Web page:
Facebook (NASDAQ:FB) is good at a lot of things -- hence the stock's 59% rise during the past two years. But the social network is especially good at one thing: growing its social platforms rapidly.
Ever wondered how the company does it? Or even better, have you ever wondered whether or not there's a formula the company follows to replicate this growth across multiple platforms. As it turns out, there is. And the company detailed this formula in its most-recent earnings call.
It's time to spill the beans. But before we look at Facebook's formula for growing social platforms, let's take a look at the company's track record so far at attracting users to its networks.
Facebook: The company's original social platform -- the Facebook we all know -- now has an impressive 1.59 billion monthly active users. And the platform is still growing at rapid rates, up 14% year over year. Here's another way to put it: Facebook added about 200 million monthly active users in 2015 alone.
And now, Facebook CEO Mark Zuckerberg has set his sights on boosting the platform's user base to 5 billion.
WhatsApp: Facebook's messaging service, WhatsApp, ended 2015 with nearly 1 billion monthly active users, up from about 700 million users a year ago.
Messenger: More than 800 million people now use Facebook's once-native messaging app, Messenger, which was separated into its own product in 2014. This is up from about 500 million a year ago.
Groups: One billion people are using Facebook's Groups every month now, up from about 700 million about three quarters ago.
Instagram: The photo and video social platform reached 400 million monthly active users in September, up from about 300 million a year ago.
This is some serious street cred.
So, what's Facebook's strategy to building mass-market social networks? During Facebook's fourth-quarter earnings call, Zuckerberg clearly laid out his "formula for how we build these businesses."
1. Delight. First, focus solely on a "great consumer experience," Zuckerberg said. This "helps people share in a new way that's really important."
2. Organic business interactions. Next, "you can start to introduce organic ways that people can interact with businesses," Zuckerberg continued. He noted that the way Facebook first introduced organic interactions with businesses on Facebook was with Pages.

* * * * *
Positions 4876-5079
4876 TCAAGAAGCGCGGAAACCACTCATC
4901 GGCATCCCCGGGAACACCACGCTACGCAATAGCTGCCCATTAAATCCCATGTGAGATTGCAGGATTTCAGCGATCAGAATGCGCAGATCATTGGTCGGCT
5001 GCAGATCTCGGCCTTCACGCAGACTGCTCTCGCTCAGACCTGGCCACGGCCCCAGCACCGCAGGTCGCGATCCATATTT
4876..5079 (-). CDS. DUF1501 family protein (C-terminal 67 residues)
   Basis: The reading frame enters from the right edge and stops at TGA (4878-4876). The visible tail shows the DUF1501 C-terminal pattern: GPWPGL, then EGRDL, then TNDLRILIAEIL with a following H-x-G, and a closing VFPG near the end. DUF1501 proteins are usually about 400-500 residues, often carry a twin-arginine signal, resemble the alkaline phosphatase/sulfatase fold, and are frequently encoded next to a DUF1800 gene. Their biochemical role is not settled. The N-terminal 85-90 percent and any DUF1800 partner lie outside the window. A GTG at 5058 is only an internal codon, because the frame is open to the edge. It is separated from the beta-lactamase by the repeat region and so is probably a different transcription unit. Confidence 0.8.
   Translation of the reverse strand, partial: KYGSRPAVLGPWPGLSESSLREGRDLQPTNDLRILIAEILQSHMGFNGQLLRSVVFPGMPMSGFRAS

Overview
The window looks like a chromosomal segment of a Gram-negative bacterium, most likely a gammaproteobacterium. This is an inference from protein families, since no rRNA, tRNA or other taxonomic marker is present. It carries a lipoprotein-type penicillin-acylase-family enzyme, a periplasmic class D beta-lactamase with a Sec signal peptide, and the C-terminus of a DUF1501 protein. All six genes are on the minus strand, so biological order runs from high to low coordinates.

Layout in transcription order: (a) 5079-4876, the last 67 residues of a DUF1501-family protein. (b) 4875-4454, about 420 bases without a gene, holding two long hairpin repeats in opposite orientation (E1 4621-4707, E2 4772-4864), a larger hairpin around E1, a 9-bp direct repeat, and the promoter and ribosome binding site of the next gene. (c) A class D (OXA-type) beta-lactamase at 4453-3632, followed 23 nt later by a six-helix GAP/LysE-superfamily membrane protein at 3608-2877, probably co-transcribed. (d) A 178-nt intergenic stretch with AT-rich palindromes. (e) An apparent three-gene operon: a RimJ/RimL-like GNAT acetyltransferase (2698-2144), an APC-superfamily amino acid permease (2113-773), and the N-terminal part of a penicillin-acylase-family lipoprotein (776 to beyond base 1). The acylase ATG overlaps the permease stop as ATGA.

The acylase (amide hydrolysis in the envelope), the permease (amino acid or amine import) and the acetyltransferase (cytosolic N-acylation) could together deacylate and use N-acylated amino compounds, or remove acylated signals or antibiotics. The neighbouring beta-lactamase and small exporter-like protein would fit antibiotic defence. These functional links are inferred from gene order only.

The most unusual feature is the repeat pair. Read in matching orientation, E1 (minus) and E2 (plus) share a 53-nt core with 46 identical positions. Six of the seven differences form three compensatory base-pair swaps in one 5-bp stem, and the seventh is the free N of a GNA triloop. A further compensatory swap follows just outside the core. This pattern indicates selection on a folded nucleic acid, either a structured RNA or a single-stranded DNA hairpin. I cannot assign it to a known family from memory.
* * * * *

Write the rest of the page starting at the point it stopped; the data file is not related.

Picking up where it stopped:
Zuckerberg explained what these organic interactions could look like:
The businesses that people want to interact with, the public figures, the politicians. Not necessarily ads, but organic interactions around not necessarily just your friends and families, but more public figures and businesses.
3. Scale. Before Facebook introduces ads on its platform, the company ensures that the ecosystems of organic interactions have scaled.
4. Monetize. Finally, after Facebook builds out its social platform's organic interactions with businesses to scale, it will "build businesses around them," Zuckerberg said.
And then only once you have that ramped up to a good, to a good scale can you really start dialing up advertising, having that feel good and be a good part of the experience with good content because all of those public figures and businesses are already participating in the platform at scale.
Zuckerberg noted during the Q4 call that Instagram is in the early stages of turning into a business, WhatsApp is well into organic business interactions, and Messenger is catching up to WhatsApp.
The young CEO remains as confident as ever in the formula, noting during Facebook's Q4 call that the company will continue to use this approach "in all of our products and the different things that we do going forward."
Of course, the details are in the execution. And with Facebook proving it can execute on this formula so well, it's easy to see why the market is rewarding the stock with such a forward-looking valuation. Facebook shareholders wait in anticipation for Zuckerberg and his team to repeat its formula... again, and again, and again.
Daniel Sparks has no position in any stocks mentioned. The Motley Fool owns shares of and recommends Facebook. Try any of our Foolish newsletter services free for 30 days. We Fools may not all hold the same opinions, but we all believe that considering a diverse range of insights makes us better investors. The Motley Fool has a disclosure policy.